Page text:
Winter is a time for surrender and soulfulness. In the sanctuary of the dark and the quiet, as winter holds space for us to slow down, we can feel ourselves more rooted to the earth and more connected with the eternal cycle of growth, death and rebirth, says Emma Johnson…
Darkness descends, the world outside is quiet, winds blow, snow falls, the trees are sleeping, surrendering themselves to the season, their sap turned downwards into the earth, shoring up their strength until spring. Gratefully, they have shed the weight of their leaves, their branches free from distractions, a welcome rest in the bitter snap of winter, safe in the knowledge that under the earth, all around them, the work of life is being done.
‘Although it appears that the natural world is dormant beneath our feet… miracles are unfolding,’ says Isla Macleod in her book Rituals for Life. ‘Within the seeds, there is a stirring, an emergence of life that takes place within the dark, when unseen creative forces are at play. From the fertile nothingness, the first sparks of life emerge.’
We associate winter with death, but really it is a time of deep connection to what it means to be alive. As we witness nature giving in with grace and softness to the bite of winter, our own need to surrender to this slow season is reflected back at us. If we can be present to the inevitability of death and loss that we see in nature, we can begin to understand the way that these cycles show up in our own life.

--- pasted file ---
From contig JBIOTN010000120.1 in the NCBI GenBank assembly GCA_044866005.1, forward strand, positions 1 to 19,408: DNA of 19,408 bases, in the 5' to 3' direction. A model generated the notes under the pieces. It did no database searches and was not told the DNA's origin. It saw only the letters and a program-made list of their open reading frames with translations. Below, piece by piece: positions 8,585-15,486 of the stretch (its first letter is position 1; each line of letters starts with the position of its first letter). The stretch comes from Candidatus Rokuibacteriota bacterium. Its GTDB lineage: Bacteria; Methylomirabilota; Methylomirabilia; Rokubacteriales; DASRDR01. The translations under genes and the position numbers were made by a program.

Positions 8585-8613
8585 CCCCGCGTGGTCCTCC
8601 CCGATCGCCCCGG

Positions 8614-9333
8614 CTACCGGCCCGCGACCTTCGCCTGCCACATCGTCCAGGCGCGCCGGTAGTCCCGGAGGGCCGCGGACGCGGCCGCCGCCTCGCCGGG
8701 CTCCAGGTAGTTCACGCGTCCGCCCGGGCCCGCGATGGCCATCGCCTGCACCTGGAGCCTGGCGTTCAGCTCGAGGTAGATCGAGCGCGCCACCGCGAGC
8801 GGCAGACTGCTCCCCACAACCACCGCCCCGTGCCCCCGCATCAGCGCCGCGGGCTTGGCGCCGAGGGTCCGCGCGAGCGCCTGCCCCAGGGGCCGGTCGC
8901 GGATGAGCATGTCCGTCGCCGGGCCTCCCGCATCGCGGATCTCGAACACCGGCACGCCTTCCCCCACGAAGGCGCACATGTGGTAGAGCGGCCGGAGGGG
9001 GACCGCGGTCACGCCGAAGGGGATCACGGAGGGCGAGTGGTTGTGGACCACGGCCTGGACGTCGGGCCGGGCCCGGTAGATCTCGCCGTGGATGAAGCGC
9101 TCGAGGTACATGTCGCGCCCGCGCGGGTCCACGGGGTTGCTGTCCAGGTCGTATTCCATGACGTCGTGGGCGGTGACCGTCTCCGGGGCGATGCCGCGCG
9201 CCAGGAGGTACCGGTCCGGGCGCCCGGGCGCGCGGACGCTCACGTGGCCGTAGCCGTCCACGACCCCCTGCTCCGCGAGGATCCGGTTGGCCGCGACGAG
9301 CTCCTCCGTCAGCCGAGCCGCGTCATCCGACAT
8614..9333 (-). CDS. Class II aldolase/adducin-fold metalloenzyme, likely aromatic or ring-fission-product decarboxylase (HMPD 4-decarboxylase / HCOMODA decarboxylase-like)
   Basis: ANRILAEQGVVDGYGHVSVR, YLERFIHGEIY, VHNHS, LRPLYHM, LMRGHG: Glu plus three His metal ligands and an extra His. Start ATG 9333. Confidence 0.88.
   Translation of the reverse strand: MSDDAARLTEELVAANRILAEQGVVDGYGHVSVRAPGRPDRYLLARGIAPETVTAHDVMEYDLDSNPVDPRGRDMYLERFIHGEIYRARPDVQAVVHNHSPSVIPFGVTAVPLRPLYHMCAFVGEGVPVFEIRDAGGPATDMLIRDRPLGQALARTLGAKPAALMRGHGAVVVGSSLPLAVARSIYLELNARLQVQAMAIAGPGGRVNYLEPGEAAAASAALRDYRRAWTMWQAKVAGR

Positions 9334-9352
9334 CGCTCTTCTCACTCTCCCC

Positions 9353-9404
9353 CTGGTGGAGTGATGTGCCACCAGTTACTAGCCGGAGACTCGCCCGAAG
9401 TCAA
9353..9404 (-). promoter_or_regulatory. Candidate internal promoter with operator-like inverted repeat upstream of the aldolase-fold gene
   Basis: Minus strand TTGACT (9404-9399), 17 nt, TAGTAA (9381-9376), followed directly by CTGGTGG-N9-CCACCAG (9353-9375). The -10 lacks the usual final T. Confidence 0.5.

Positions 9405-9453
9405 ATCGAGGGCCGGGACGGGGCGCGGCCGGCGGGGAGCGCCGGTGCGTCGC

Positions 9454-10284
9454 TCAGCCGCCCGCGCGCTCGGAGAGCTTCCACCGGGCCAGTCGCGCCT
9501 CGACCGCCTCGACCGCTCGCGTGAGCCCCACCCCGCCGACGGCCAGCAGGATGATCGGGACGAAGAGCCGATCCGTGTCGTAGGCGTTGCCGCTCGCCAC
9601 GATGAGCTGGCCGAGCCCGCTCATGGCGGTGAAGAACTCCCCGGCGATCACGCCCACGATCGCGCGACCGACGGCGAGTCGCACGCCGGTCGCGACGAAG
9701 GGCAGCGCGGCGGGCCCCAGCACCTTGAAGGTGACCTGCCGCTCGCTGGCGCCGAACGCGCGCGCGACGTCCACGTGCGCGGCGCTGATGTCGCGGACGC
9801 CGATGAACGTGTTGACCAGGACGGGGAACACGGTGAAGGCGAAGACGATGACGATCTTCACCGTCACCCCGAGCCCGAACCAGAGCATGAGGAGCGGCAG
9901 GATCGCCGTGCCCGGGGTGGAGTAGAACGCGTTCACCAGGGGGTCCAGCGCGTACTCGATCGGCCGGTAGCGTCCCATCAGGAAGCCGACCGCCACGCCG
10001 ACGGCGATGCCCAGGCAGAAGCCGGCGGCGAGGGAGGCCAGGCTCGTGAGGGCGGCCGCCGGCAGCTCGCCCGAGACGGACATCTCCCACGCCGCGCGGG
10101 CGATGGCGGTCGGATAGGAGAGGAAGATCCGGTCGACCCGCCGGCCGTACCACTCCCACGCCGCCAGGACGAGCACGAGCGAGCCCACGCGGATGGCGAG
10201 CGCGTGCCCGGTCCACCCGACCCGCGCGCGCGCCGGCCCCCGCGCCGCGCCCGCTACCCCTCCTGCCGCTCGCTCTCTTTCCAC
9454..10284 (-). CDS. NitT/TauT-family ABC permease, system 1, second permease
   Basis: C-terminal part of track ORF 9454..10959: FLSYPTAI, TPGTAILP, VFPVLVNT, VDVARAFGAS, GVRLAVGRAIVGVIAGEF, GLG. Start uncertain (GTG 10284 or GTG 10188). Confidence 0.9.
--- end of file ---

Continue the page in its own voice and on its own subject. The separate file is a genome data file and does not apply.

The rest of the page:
‘Plants and animals don’t fight the winter; they don’t pretend it’s not happening and attempt to carry on living the same lives that they lived in the summer,’ explains Katherine May in her book Wintering: The Power of Rest and Retreat in Difficult Times. ‘They prepare. They adapt. They perform extraordinary acts of metamorphosis to get them through. Winter is a time of withdrawing from the world, maximising scant resources… vanishing from sight; but that’s where the transformation occurs. Winter is not the death of the life cycle, but its crucible.’
Winter literally holds space for us to witness the beauty of the cycle of life and to understand that it is a biological imperative to experience this yearly winter in our minds, bodies and souls. In our relentlessly busy world, we try to avoid winter. We shy away from it, fearful of how it leaves us barren and bare. And yet, nature not only sends winter but, by the very nature of winter, also sends the space around it for us to retreat and heal. ‘An occasional sharp wintering would do us good,’ writes May. ‘We must learn to invite the winter in. We may never choose to winter, but we can choose how.’